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Why observability alone isn't enough

Why observability alone isn't effective in governing modern privileged access

A crucial component of contemporary IT security operations is observability. It enables teams to swiftly identify and resolve problems by acquiring insight into the inner workings of complicated systems. In recent years, as cloud-native architectures have added new levels of complexity to IT settings, observability has become even more important. It has drawn a lot of attention in the field of security and has proved very useful in aggregating security events of various types and offering in-depth analysis and insights.

One area where observability has gained importance is privileged access monitoring. Accounts or users with enhanced permissions and access to confidential systems or data are referred to as having privileged access. Cybercriminals frequently target these accounts in an effort to acquire important data or carry out destructive actions. Therefore, it is essential for businesses to regularly monitor privileged access to ensure that it is always used for proper purposes.

Observability is a useful technique for monitoring privileged access. IT teams are able to swiftly identify and address possible security concerns by keeping an eye on the activity of privileged users and accounts. However, observability by itself won't guarantee efficient privileged access monitoring.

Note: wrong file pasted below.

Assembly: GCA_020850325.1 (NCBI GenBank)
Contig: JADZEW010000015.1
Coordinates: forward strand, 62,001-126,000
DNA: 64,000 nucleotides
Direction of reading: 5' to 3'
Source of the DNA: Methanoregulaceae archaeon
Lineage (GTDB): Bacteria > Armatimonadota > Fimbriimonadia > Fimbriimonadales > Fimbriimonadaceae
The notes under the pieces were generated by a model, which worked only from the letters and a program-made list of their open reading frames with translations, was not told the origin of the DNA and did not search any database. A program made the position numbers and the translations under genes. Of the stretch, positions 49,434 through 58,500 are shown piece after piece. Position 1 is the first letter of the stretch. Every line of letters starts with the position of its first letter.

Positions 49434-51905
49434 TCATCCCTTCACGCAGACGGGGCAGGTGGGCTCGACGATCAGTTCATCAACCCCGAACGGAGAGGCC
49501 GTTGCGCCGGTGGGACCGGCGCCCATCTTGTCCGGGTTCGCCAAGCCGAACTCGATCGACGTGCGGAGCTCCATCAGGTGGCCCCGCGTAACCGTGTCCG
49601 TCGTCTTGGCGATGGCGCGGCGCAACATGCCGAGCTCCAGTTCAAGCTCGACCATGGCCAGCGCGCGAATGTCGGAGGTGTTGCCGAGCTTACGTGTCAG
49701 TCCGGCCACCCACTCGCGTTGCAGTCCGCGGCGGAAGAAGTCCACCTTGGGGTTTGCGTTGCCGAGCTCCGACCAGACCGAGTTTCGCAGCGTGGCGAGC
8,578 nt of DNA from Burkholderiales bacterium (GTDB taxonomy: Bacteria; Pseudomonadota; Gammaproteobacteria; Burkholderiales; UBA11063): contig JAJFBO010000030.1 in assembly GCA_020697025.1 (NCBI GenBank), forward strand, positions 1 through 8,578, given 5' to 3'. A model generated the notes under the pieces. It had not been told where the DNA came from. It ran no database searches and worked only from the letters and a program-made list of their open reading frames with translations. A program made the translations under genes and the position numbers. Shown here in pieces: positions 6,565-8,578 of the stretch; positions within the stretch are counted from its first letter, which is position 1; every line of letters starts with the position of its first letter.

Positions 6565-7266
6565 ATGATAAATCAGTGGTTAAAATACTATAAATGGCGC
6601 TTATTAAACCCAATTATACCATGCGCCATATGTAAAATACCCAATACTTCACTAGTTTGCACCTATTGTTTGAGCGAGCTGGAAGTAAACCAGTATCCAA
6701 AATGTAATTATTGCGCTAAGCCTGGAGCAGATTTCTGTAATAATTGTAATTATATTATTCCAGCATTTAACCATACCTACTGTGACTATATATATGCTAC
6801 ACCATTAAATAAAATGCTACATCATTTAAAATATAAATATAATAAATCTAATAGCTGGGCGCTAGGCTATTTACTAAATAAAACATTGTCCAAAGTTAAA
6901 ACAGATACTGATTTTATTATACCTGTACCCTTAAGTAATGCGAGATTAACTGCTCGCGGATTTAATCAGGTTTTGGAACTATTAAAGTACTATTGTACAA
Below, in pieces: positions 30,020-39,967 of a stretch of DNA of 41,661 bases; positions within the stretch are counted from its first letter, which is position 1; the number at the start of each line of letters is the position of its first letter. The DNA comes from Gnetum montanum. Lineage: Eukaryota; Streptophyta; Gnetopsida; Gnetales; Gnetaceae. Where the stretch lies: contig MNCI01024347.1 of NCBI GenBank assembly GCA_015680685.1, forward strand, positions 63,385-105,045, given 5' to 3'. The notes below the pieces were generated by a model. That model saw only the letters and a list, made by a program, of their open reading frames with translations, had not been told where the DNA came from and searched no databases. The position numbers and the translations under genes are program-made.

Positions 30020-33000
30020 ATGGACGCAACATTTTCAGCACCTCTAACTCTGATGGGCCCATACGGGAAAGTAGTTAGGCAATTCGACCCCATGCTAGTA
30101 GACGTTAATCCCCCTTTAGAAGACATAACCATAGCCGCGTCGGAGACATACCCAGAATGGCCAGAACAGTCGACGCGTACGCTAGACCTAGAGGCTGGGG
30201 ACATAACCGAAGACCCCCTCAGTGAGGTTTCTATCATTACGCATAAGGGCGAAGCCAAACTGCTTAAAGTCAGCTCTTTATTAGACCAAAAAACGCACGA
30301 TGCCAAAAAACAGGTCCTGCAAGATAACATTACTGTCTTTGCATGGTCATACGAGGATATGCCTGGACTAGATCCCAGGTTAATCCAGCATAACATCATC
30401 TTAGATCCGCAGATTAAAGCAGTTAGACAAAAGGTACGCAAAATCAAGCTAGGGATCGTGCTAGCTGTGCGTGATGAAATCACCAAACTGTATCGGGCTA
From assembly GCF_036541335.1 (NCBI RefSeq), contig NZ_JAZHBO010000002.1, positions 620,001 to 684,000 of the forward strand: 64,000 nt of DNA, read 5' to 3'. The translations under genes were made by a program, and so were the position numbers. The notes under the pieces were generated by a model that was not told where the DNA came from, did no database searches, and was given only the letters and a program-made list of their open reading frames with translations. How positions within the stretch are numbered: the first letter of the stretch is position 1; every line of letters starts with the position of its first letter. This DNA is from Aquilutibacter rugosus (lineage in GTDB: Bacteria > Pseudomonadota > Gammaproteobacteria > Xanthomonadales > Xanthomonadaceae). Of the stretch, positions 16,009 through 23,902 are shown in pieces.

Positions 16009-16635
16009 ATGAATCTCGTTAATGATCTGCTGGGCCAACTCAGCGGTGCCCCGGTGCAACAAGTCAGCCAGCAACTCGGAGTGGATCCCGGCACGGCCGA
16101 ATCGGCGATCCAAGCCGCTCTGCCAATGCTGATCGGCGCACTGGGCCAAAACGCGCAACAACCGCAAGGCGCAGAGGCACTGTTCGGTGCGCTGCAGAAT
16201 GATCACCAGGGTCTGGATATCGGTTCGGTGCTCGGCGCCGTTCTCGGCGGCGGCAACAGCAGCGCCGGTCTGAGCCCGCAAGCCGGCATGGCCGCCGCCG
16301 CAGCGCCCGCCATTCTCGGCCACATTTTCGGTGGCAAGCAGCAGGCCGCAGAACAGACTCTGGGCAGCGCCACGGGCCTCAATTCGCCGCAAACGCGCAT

Observability without a fix won't be successful in privileged access monitoring for several reasons:

1. The current solutions' observability is reactive rather than proactive: Observability offers knowledge of what is happening in an IT security environment. It does not prevent or address problems before they emerge. Observability is only helpful for identifying issues after they have already happened if there is no repair. For privileged access monitoring, when the objective is to prevent unwanted access as it occurs, this reactive method is ineffective.

2. Observability can produce excessive noise: Several PAM and SIEM solutions, among other observability tools, provide vast amounts of recommendations, making it difficult to detect and address real security issues in the midst of the noise.

3. Observability can cause alert fatigue: Overwhelming alert output from observability tools can cause alert fatigue in IT teams. As a result, even if alerts contain real security dangers, they might start to be disregarded or ignored. This could make it more likely that a breach will go unnoticed.

4. Observability doesn't deal with the underlying source of privilege access misuse or abuse

Organizations must combine observability with proactive security issue prevention strategies to overcome these problems. This involves putting in place tools that provide the ability to detect and fix issues, thereby enabling IT security staff to efficiently manage and watch over privileged access.

For IT security operations, especially privileged access monitoring, observability is a crucial tool. However, observability by itself is insufficient to provide efficient control of privileged security.

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